In addition to being brothers, the three boys were also close friends, and throughout their lives remained social and business associates. Joe Graham’s boast to the train passengers wasn’t idle. They made their mark in the auto industry, and as Joe, Bob, and Ray, were easily the most popular men in the automotive business.

From the beginning it was their intention to make their mark in Evansville, and but for a misfortune over which they had no control, Evansville might today be a vastly different city.

The Graham family pioneered in Daviess County, Indiana when the Indians still had possession of the property. The original Grahams put together the biggest farm in the area, 1,400 acres just north of Washington and saved their scalps, and also their farm, by negotiating with the Deleware Indians, instead of trying to shoot it out.

The Grahams thereafter,described themselves as farmers, but the farm had grown to 4000 acres. It adjoined the showplace farm of former U.S. Senator Homer C. Capehart. Between the Grahams and Capehart, the joint ownership probably represented the finest farm land in the state.

In short, the Grahams were never poor. Ziba F. Graham, father of Joe, Bob and Ray, owned and operated Washington’s first electric utility, and like many other utilities, also owned the electric quality system that served the community. The trolley was Graham’s biggest customer.

Joe was educated at the Jasper, Indiana Academy and Christian Brothers College in St. Louis; Bob attended St Simon’s Academy in Washington, got his degree at St. Mary’s (Kansas) College, and studied at Fordham. Ray also graduated from St. Mary’s, but did his post graduate work at the University of Illinois.

While all three of Ziba Graham’s sons liked the farm and did their share of work on it, they were educated in business and intended to pursue it with the eventual aim of establishing themselves in Evansville. Their father, successful himself in business, was willing to see them try.

Joe Graham was barely of voting age when his father helped him finance the purchase of the Southern Indiana Glass Works in nearby Loogootee, Indiana. The enterprise was in difficulty, but under Joe Graham’s management, its situation steadily improved. The product was mainly glass container, chiefly bottles. In those days, containers were formed by glass blowers, an operation in which professionals forced the glass into its necessary form with breath from their own lungs. It was a slow process.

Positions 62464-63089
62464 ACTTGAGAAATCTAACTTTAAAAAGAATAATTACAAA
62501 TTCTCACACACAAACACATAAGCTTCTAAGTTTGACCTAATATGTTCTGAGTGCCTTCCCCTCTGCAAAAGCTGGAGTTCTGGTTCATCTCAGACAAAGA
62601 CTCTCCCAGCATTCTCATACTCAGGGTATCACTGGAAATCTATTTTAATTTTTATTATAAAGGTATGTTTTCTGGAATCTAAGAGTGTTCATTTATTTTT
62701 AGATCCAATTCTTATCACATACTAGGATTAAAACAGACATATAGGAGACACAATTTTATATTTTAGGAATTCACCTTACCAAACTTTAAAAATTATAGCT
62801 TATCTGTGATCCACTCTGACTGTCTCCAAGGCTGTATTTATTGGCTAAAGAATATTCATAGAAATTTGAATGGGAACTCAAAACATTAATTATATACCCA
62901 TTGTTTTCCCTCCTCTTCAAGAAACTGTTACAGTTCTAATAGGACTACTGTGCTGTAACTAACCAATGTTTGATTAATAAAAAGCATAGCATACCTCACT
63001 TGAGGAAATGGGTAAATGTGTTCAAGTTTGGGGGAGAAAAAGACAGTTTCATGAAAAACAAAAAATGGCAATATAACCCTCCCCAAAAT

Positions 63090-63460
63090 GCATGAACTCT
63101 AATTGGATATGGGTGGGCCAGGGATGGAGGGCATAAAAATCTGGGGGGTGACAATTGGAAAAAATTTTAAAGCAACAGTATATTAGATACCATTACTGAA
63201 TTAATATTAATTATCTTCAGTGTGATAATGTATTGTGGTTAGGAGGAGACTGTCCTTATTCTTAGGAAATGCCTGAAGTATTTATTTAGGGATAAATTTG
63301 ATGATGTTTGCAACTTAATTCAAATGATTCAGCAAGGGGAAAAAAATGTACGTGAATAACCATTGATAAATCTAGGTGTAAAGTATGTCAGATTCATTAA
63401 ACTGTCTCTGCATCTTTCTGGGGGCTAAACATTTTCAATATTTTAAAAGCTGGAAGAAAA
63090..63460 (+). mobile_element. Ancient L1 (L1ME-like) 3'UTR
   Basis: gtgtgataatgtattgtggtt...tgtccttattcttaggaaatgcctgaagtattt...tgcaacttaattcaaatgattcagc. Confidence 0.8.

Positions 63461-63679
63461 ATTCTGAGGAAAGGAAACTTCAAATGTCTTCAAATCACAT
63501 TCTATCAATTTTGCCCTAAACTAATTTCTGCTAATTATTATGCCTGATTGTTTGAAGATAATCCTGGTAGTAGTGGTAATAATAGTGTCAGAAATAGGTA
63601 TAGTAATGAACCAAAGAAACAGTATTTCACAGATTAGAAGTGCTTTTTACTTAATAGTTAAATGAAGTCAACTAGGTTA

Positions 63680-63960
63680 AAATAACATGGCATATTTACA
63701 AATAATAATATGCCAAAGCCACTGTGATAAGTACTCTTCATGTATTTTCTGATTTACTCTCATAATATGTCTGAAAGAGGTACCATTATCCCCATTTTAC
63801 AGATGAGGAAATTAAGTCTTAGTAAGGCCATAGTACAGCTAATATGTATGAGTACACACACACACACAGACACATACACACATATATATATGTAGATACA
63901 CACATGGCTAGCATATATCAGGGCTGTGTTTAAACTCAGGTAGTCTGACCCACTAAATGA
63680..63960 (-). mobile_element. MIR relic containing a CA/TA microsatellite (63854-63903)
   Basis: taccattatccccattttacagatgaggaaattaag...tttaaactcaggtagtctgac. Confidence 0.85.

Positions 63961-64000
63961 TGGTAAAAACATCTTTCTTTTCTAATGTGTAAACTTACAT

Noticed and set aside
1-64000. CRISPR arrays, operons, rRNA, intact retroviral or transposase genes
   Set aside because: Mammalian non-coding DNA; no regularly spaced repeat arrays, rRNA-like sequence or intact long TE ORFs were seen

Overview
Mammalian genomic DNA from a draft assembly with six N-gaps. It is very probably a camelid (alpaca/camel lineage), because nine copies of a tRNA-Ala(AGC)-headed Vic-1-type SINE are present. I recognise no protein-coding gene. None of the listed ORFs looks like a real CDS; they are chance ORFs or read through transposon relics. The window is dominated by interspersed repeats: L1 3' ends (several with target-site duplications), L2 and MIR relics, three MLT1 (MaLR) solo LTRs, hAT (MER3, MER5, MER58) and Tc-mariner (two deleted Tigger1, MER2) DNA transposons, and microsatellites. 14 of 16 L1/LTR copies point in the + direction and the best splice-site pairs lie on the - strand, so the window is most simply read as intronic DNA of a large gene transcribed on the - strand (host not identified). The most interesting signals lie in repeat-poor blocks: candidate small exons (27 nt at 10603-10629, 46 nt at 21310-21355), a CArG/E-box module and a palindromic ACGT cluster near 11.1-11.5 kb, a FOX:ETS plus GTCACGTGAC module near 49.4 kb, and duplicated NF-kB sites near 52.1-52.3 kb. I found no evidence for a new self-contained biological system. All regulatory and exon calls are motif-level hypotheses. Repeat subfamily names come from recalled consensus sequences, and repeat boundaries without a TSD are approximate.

The business speeded up when Joe Graham bought the patent rights on a device that mechanically blew bottles into their desired shape.

There was however a weakness in the process. The mechanically produced bottles had a weakness in the shoulder of the bottle, where it joins the neck. Joe Graham devised an alteration in the process that strengthened the shoulder, and had it patented. The bottle were recognized in the trade as the strongest in the market, and also the most favorably priced.

With this advantage to go on, the Grahams built a plant in Evansville at Kentucky and Canal in 1913 which shortly was the biggest independent bottle producing plant in the world. Three years later, they sold it to the Owens Bottle Company of Toledo, Ohio, later to become the famous Owens-Illinois Glass Company. Owens shortly moved the operations to Toledo, and the building became the Triple-A Catsup Company plant for few years before being sold to Servel. When Servel closed its business in Evansville, it was acquired by Sign Crafters, Inc., an Evansville company designing and producing electric signs on a national business.

The Graham brothers, Joe, Bob, and Ray, young for so much success, now were in the big money, sill sold on Evansville as a place to do business and ready to venture further. They built a big plant at Stringtown and Maxwell and in 1919, formed the Graham Brothers Truck Company.

They selected their time with a great deal of acumen. The truck had proved itself a worthy industrial, commercial, and utility vehicle on the battlefields of Europe during World War I, which had just ended. As yet, they could envision no great demand for it as a farm vehicle, although Ray, the youngest brother, was predicting that only the lack of an adequate highway system worked against that market and that it would soon be corrected. In selling farm tractors for Hercules during the war, he reported he encountered frequent inquiries from farmers regarding the availability of trucks.